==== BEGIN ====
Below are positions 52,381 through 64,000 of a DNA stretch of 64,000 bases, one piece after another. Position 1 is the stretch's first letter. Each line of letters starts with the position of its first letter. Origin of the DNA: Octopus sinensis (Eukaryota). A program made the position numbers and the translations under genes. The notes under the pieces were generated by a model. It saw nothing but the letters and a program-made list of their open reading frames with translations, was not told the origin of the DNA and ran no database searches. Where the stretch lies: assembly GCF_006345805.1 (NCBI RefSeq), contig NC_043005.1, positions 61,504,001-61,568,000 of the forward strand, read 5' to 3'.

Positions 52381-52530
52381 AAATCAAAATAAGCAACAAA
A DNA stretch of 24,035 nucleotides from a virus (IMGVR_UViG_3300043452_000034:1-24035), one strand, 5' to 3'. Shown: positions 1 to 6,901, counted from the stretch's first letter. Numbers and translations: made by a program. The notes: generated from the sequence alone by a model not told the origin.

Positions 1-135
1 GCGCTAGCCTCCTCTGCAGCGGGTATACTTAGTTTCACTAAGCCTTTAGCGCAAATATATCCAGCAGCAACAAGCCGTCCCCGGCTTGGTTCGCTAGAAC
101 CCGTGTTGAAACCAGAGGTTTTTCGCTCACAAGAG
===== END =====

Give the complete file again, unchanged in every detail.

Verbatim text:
Below are positions 52,381 through 64,000 of a DNA stretch of 64,000 bases, one piece after another. Position 1 is the stretch's first letter. Each line of letters starts with the position of its first letter. Origin of the DNA: Octopus sinensis (Eukaryota). A program made the position numbers and the translations under genes. The notes under the pieces were generated by a model. It saw nothing but the letters and a program-made list of their open reading frames with translations, was not told the origin of the DNA and ran no database searches. Where the stretch lies: assembly GCF_006345805.1 (NCBI RefSeq), contig NC_043005.1, positions 61,504,001-61,568,000 of the forward strand, read 5' to 3'.

Positions 52381-52530
52381 AAATCAAAATAAGCAACAAA
A DNA stretch of 24,035 nucleotides from a virus (IMGVR_UViG_3300043452_000034:1-24035), one strand, 5' to 3'. Shown: positions 1 to 6,901, counted from the stretch's first letter. Numbers and translations: made by a program. The notes: generated from the sequence alone by a model not told the origin.

Positions 1-135
1 GCGCTAGCCTCCTCTGCAGCGGGTATACTTAGTTTCACTAAGCCTTTAGCGCAAATATATCCAGCAGCAACAAGCCGTCCCCGGCTTGGTTCGCTAGAAC
101 CCGTGTTGAAACCAGAGGTTTTTCGCTCACAAGAG